Facelets compositions (so, just plain
*.xhtml pages, templates and include files) are resolved by
ExternalContext#getResource() which delegates to
ServletContext#getResource(). This requires a Servlet 3.x compatible container because
/WEB-INF/lib/*.jar!/META-INF/resources resolving from is new since Servlet 3.0. If you aren't on Servlet 3.x yet, then you'd need to create a custom
ResourceResolver. See also How to create a modular JSF 2.0 application?
Facelets composite components and static resources (so,
<cc:xxx> components and CSS/JS/image resources which are to be loaded by
<h:graphicImage>) are resolved from the classpath by
ClassLoader#getResource(). To include the JAR file in the classpath scan of JSF, you'd need to include a JSF 2.x compatible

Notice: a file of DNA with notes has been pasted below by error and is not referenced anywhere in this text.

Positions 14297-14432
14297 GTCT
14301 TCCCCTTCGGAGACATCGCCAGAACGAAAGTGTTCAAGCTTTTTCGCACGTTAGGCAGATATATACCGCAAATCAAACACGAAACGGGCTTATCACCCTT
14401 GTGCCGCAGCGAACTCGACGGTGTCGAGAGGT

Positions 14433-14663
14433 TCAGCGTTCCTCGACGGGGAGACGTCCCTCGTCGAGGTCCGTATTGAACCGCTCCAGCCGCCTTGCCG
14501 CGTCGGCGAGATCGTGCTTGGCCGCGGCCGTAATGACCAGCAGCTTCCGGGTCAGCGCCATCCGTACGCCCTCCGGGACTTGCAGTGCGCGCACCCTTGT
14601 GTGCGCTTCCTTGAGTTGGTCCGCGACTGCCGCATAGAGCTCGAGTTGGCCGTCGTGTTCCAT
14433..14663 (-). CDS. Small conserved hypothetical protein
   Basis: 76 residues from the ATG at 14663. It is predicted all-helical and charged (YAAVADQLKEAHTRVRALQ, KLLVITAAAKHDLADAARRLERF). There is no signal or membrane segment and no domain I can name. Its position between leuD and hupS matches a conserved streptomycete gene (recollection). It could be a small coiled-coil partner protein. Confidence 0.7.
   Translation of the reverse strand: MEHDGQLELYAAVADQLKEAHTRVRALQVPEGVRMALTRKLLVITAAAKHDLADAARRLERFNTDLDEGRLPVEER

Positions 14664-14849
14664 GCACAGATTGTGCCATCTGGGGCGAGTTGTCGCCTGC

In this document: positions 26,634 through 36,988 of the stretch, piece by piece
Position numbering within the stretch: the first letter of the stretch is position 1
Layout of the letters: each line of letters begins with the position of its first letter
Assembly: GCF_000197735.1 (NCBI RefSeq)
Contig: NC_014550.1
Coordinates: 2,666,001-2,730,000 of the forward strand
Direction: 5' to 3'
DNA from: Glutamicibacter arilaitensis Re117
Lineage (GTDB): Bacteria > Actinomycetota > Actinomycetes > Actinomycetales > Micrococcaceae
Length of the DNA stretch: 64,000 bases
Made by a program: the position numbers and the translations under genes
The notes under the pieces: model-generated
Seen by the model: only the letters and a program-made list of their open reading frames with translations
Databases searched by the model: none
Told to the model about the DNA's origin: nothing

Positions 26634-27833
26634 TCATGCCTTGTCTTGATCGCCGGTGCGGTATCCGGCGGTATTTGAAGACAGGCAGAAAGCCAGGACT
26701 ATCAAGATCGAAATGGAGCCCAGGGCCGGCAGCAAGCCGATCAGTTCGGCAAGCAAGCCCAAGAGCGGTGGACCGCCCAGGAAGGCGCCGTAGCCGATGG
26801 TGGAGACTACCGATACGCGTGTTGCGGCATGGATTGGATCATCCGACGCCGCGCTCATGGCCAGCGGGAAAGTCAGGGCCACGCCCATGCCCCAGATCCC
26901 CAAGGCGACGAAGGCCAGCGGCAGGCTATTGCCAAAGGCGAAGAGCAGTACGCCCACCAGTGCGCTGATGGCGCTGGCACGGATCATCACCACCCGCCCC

faces-config.xml file in the
/META-INF folder of the JAR file. The same story applies to
@FacesComponent and other JSF artifacts.
/META-INF/web-fragment.xml file and get associated with an existing Dynamic Web Project by adding itself as a deployment assembly to that project.
You can also use an existing standard Java project with the right folder structure prepared. The
/META-INF folder has to go in Java source folder. The
web-fragment.xml file is by the way optional. You just have to manually add the Java project to the Deployment Assembly section of the main web project properties. Do not add it as another project in project's Build Path section.
When you're (manually) building a JAR file out of it, you need to make sure that the directory entries are added to the JAR, otherwise Facelets compositions can't be resolved. If you're building by build tools like Eclipse/Ant/Maven/etc, this has also to be taken into account. If this is not controllable, a custom
ResourceResolver is the most reliable approach.